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Growing berries in your backyard

With good preparation and proper care, most berry species can be grown in the Central Valley area, including blackberries, raspberries and blueberries. Cane berries are very manageable if they are trellised and pruned correctly, and if their roots are contained when necessary, such as with red raspberries. 


Many Central Valley residents don’t realize that the blueberries (Vaccinium corymbosum) can be successfully grown here. The varieties grown here are the southern highbush types, as northern highbush varieties do not tolerate our hot summers and low winter chilling. All varieties are self-pollinating but fruit set will increase and berries will be larger if two varieties are planted together. Blueberries are deciduous shrubs that grow to 6 feet or taller. 

A UC Master Gardener variety trial in Santa Clara found that the following varieties grew the best, produced the biggest crops, and had excellent flavor: ‘Reveille’, ‘Misty’, ‘Sunshine Blue’, ‘Bluecrop’, and ‘O’Neal’. Other species that may also work well include ‘Blue Ray’, ‘Cape Fear’, ‘North Blue’, ‘Ozark Blue’, and ‘Sharp Blue’. Test varieties in small areas before planting large blocks.

Several berry types, both thorny and thornless, are often classified as blackberries and are sometimes called dewberries. The main types are western trailing types (Rubus ursinus) and erect and semi-erect cultivars (no trellis required), which are being developed mainly for cold climates. Most trailing varieties root at the tips of shoots if they come in contact with the soil.


One of the oldest and most popular varieties of blackberry is ‘Ollalie’, which is actually a cross between blackberry, loganberry, and youngberry. It is large and glossy black at maturity and is slightly longer and more slender than the boysenberry. ‘Thornless Black Satin’ has a heavy crop of large, elongated dark berries and are good for fresh eating or cooking. Another good variety is ‘Black Butte’. ‘Marion’ berry is widely grown in the Pacific Northwest; it is very spiny and is used mostly for canning, freezing, pies, and jam. ‘Loganberry’ is a cross between wild blackberry and raspberry and is available as thorny or thornless. It ripens early and has large, elongated, dusky red berries that are juicy and acidic, and it can be used for fresh eating, frozen, or preserves. ‘Tayberry’ originated in Scotland and is a cross between blackberry and raspberry. It has thorny canes that bear large, narrow reddish black fruit with a delicious tart flavor. Boysenberries.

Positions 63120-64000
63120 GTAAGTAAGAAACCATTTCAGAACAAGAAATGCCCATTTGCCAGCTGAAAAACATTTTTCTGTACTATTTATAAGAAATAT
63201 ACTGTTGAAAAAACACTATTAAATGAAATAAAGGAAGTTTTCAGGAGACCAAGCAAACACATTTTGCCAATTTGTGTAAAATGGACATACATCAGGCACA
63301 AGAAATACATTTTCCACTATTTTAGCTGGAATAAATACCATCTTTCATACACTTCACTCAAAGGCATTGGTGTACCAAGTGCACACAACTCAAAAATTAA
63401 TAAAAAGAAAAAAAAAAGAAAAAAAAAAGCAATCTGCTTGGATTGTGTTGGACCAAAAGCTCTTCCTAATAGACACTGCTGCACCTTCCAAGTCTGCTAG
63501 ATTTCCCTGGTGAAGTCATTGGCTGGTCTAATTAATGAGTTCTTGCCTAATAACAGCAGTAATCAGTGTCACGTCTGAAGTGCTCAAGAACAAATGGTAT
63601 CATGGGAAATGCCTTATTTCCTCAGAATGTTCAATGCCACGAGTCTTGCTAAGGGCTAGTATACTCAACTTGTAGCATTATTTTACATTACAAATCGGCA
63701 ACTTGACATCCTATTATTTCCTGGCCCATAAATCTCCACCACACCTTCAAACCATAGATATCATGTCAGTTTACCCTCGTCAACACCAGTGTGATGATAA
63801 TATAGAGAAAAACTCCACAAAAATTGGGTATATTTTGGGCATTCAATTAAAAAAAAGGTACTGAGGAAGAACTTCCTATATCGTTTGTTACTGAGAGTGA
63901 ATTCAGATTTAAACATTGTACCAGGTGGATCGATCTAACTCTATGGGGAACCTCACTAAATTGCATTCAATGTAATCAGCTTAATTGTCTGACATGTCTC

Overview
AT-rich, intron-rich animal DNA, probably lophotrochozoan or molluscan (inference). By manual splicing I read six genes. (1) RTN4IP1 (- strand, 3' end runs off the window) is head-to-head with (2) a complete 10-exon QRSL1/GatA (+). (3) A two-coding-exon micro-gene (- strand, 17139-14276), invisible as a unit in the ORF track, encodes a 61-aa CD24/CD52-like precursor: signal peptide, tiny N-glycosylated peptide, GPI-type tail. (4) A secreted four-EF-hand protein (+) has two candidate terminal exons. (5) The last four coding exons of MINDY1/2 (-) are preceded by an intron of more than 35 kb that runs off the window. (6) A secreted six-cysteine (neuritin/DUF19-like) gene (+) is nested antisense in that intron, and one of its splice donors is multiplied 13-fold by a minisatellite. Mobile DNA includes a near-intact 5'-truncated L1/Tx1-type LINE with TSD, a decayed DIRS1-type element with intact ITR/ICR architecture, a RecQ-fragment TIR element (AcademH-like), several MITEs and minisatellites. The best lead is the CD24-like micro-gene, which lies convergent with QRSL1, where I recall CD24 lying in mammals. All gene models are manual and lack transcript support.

The boysenberry, which originated in California, is reddish-black and very large at maturity. Its aroma and sweet-tart flavor are suggestive of raspberries. The vines are thorny and vigorous. The nectarberry and thornless youngberry are very similar, but the youngberry is almost seedless.


Raspberries (Rubus idaeus) are largely grown in the relatively cool, marine climate of the Pacific Northwest. In the Central Valley area, most varieties grow best with some afternoon shade, however, ‘Oregon 1030’ and ‘Bababerry’ prefer full sun. Red raspberries have invasive roots and will spread unless contained by borders, or unless unwanted shoots are hoed in the spring. Three types of raspberries are available: summer bearing, everbearing, and black. Summer bearing varieties, like blackberries, produce new canes from the ground at the same time that they bear fruit on year’s canes. Everbearing or fall-bearing varieties produce flowers and then fruit on the mature tips of current season’s growth, starting in mid to late summer and continuing through the fall. If not pruned, they would then overwinter and produce a second crop on the lower half of the canes the following summer. Black raspberries have dark fruit that are produced on shrubs, so they need no trellis.